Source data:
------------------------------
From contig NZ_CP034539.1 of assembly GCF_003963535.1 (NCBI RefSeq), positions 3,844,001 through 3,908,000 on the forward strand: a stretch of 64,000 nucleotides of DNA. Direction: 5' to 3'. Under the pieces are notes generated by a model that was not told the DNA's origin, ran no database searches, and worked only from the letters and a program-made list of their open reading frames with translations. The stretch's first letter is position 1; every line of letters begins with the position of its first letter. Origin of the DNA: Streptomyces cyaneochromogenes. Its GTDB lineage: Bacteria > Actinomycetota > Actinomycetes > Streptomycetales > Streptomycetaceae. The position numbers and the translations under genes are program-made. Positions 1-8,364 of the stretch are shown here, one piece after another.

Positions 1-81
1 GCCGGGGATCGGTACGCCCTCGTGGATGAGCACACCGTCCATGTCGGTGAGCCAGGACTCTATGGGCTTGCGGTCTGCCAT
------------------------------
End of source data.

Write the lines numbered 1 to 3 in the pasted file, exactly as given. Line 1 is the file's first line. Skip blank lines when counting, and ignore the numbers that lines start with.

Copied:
From contig NZ_CP034539.1 of assembly GCF_003963535.1 (NCBI RefSeq), positions 3,844,001 through 3,908,000 on the forward strand: a stretch of 64,000 nucleotides of DNA. Direction: 5' to 3'. Under the pieces are notes generated by a model that was not told the DNA's origin, ran no database searches, and worked only from the letters and a program-made list of their open reading frames with translations. The stretch's first letter is position 1; every line of letters begins with the position of its first letter. Origin of the DNA: Streptomyces cyaneochromogenes. Its GTDB lineage: Bacteria > Actinomycetota > Actinomycetes > Streptomycetales > Streptomycetaceae. The position numbers and the translations under genes are program-made. Positions 1-8,364 of the stretch are shown here, one piece after another.

Positions 1-81
1 GCCGGGGATCGGTACGCCCTCGTGGATGAGCACACCGTCCATGTCGGTGAGCCAGGACTCTATGGGCTTGCGGTCTGCCAT